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Thies: D.C.'s War on Walmart Is a Job Killer

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    NEWSLETTERS

    Thousands of District residents are unemployed. A big employer wanted to set up shop. The D.C. Council chased off that employer.

    Yesterday, by an 8-5 vote, the Council passed legislation to impose a $12.50 per hour minimum wage on Walmart stores operating in the District. The law applies to some other large retailers as well, but in truth it was specifically designed to target Walmart.

    Most businesses in D.C. are required to pay a minimum wage of $8.25 per hour.

    Walmart responded by saying it will cancel at least three of the six stores it had planned to open in the District. As well, Walmart is exploring “financial and legal implications” regarding the three other locations that are currently under construction.

    D.C. Mayor Vince Gray can (and should) veto the legislation. The Council could overturn his veto, but they will need to muster nine votes to do so.

    Even if Gray upends the Council’s hackneyed law, the ramifications of its folly could be profound.

    Other businesses will surely view the District more skeptically now. Why invest in D.C., a town where lawmakers are unpredictable, when Maryland and Virginia are just a few hundred yards away?

    Economic development is now at risk in parts of town where it is sorely needed.

    Walmart planned to deliver affordable goods and jobs to some of the District’s most challenged neighborhoods. Families who currently drive or ride a bus to purchase groceries and other sundries would soon be shopping within blocks of their homes. Sales tax would be headed into the District’s coffers.

    The Council saw all of this as a bad idea.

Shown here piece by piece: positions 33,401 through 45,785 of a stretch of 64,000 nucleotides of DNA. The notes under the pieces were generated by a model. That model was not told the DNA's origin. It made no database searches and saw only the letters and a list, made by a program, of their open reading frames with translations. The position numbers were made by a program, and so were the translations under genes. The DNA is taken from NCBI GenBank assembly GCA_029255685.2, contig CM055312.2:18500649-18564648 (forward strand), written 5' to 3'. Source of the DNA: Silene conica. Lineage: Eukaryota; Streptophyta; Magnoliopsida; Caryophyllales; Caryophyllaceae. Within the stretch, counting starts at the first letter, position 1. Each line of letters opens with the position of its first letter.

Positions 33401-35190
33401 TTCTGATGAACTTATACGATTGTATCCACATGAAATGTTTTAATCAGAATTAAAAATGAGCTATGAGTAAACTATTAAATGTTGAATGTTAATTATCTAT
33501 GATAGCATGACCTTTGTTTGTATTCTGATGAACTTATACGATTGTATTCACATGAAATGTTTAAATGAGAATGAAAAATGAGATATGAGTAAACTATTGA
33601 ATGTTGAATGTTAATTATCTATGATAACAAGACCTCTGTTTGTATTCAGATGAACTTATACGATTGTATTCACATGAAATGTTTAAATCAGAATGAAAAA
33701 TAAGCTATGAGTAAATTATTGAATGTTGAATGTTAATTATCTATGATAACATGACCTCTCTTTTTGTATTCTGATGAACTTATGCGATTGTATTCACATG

Instead, this is what eight Council members think is a good idea: whack Walmart as part of a decades-long battle that has pitted unions and Democrats against the retailer. Forget about the collateral damage that thousands of District residents will suffer.

    Let’s be clear, the Council’s legislation has nothing to do with establishing a “living wage.” Any genuine effort to set a living wage would cover all businesses operating in the District.

    Folks who have little or no work experience are suffering. A job in retail is one way to build a career from the ground up. It is not easy to support a family on $8.25 or $12.50 per hour. Indeed, for many people, a second job might be necessary. But a job and a paycheck is better than unemployment and welfare.

    The D.C. Council has no answers for the mess it created.

    The eight Council members who thumbed their noses at Walmart are not hiring.

    Chuck Thies is a political, communications and advocacy consultant. From 1998 to 2010 his portfolio included District of Columbia politics. Chuck has worked on national projects and internationally in Europe, Africa, the Middle East , China and Mexico. If you are daring, follow him on twitter @ChuckThies.